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Using short-lived certificates to protect TLS secrets

Short-lived certificates (SLCs) are part of our latest efforts to further secure our Transport Layer Security (TLS) private keys on our edge networks.
SLCs have a very short exposure compared to traditional certificates and lower the chances of a compromised private key being abused.
Implementing SLCs has required us to address tradeoffs between operability and reliability, while satisfying the strict security requirements of our edge environment.

To create an optimal experience for the people who use our products and services all over the world, Meta runs a widely distributed network with many points of presence spread across different geographies. We call this the edge of our network, and it is also the entry point into Meta’s infrastructure for our end user requests.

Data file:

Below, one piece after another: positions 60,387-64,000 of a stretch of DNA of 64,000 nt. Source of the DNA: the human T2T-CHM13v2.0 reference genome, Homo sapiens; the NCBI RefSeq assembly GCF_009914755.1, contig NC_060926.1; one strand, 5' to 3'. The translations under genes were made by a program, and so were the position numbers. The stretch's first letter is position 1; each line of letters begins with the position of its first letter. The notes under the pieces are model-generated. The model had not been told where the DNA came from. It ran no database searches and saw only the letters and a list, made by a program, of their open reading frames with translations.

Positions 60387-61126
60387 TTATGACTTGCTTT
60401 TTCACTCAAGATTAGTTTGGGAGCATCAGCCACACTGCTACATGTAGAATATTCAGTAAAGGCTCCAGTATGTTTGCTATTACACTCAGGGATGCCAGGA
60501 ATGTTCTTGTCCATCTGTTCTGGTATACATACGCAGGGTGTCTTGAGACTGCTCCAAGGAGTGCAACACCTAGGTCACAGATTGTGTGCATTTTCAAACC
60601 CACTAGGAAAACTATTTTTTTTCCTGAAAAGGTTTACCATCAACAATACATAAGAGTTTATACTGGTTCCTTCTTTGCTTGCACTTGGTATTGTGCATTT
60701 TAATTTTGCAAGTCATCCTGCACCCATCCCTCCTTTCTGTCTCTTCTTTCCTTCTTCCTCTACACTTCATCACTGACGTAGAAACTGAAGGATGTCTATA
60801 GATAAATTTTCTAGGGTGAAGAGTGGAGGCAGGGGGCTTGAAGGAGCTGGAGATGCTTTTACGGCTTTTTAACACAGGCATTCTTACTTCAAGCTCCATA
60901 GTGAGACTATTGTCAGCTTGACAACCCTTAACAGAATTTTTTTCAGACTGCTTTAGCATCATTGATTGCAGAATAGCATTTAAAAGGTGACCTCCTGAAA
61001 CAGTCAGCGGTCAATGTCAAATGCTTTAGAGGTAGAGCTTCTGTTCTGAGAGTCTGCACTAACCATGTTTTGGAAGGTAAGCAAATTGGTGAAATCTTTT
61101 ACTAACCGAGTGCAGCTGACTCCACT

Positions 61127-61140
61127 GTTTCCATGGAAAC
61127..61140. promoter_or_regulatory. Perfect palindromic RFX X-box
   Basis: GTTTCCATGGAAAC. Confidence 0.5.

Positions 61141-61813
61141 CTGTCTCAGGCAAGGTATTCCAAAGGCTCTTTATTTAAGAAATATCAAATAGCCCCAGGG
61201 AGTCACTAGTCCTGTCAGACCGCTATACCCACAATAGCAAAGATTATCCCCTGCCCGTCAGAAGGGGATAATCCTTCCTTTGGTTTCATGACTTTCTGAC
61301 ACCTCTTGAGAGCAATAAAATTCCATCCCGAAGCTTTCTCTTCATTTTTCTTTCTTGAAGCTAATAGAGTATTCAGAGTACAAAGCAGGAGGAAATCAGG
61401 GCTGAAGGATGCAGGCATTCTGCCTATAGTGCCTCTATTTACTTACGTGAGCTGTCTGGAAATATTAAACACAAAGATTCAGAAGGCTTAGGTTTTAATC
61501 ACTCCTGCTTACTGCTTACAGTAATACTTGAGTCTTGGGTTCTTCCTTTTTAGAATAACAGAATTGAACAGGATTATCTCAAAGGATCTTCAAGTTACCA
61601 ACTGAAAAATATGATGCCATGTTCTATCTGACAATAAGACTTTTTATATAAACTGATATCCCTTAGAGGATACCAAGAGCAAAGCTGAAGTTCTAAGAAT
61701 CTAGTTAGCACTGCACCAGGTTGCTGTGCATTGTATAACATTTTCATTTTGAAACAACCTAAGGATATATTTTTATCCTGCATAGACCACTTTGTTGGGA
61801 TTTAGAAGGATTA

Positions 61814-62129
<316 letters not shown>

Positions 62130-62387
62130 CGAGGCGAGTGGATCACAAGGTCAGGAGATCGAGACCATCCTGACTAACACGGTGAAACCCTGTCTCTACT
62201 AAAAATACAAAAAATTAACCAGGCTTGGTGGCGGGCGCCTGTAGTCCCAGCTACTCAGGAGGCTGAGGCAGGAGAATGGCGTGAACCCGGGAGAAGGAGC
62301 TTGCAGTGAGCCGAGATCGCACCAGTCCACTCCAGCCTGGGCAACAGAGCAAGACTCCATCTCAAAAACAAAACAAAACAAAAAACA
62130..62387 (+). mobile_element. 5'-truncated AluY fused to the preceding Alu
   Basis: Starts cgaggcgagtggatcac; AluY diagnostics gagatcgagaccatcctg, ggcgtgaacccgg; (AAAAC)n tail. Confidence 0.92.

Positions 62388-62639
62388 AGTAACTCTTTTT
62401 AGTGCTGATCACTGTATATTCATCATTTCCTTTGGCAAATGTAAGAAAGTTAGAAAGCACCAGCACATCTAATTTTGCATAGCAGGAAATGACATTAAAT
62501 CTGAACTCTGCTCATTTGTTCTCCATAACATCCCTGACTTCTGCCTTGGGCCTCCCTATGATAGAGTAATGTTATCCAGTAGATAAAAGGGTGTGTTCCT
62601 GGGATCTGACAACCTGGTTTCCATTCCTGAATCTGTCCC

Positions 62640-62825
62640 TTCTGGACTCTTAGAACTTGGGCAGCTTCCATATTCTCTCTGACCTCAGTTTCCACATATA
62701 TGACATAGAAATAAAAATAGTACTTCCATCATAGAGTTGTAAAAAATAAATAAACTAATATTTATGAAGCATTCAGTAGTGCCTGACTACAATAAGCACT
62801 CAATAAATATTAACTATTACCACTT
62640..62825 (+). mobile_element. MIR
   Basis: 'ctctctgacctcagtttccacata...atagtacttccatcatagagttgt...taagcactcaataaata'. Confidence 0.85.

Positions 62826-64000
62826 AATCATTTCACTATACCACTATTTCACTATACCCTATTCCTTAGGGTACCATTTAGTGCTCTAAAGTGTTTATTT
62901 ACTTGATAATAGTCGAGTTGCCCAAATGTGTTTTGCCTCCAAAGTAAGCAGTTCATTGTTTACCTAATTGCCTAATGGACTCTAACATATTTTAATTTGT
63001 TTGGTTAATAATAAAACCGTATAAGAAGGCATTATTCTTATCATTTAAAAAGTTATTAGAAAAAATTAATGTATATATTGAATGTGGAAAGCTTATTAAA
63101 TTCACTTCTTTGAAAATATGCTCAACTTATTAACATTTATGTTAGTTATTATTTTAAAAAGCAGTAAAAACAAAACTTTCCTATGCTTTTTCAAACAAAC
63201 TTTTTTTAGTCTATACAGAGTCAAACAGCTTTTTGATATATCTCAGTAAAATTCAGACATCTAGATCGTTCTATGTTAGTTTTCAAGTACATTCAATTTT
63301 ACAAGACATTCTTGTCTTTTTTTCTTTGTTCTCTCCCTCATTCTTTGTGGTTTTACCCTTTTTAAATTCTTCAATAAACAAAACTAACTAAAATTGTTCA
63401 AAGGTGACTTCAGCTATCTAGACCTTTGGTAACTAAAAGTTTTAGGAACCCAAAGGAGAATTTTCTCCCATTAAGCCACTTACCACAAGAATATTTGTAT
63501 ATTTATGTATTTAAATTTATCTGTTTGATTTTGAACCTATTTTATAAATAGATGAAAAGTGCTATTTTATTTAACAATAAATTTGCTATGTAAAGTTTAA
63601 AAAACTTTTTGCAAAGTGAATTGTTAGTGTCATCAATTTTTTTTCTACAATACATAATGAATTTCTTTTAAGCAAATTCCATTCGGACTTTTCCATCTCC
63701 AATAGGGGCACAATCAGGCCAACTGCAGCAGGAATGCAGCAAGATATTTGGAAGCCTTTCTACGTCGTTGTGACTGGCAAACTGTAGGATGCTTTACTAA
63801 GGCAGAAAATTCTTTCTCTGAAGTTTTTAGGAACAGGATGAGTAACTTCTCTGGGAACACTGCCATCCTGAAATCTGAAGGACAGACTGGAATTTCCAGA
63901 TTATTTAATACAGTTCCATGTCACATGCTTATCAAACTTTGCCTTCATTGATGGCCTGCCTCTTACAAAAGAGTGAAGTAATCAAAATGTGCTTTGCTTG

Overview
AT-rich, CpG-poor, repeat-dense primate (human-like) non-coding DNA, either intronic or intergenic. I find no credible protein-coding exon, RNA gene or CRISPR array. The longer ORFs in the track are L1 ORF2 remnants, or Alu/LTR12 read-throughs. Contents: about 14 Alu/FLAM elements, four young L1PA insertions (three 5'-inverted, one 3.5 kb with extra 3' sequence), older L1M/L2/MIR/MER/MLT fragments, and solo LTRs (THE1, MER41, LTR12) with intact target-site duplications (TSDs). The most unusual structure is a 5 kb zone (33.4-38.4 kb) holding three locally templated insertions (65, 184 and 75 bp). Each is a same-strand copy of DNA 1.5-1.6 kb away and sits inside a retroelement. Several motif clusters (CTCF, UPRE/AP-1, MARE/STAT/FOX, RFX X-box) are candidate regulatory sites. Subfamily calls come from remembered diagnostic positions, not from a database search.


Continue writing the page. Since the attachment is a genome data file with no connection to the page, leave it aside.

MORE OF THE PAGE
On the edge, our Transport Layer Security (TLS) deployment helps ensure end-to-end security for our applications over the internet.

Now, we’ve introduced short-lived certificates (SLCs) as part of our latest efforts for securing our TLS private keys. As the name indicates, SLCs have a very short exposure compared to traditional certificates (i.e., in order of days, as opposed to validity that lasts months or years). With a shorter validity period the potential for abuse, if the private key is compromised, is lower. This approach also preserves all the benefits of doing all sign operations at the edge, such as capacity and latency, and improves the reliability of the setup. 

The evolution of Meta’s public-facing TLS infrastructure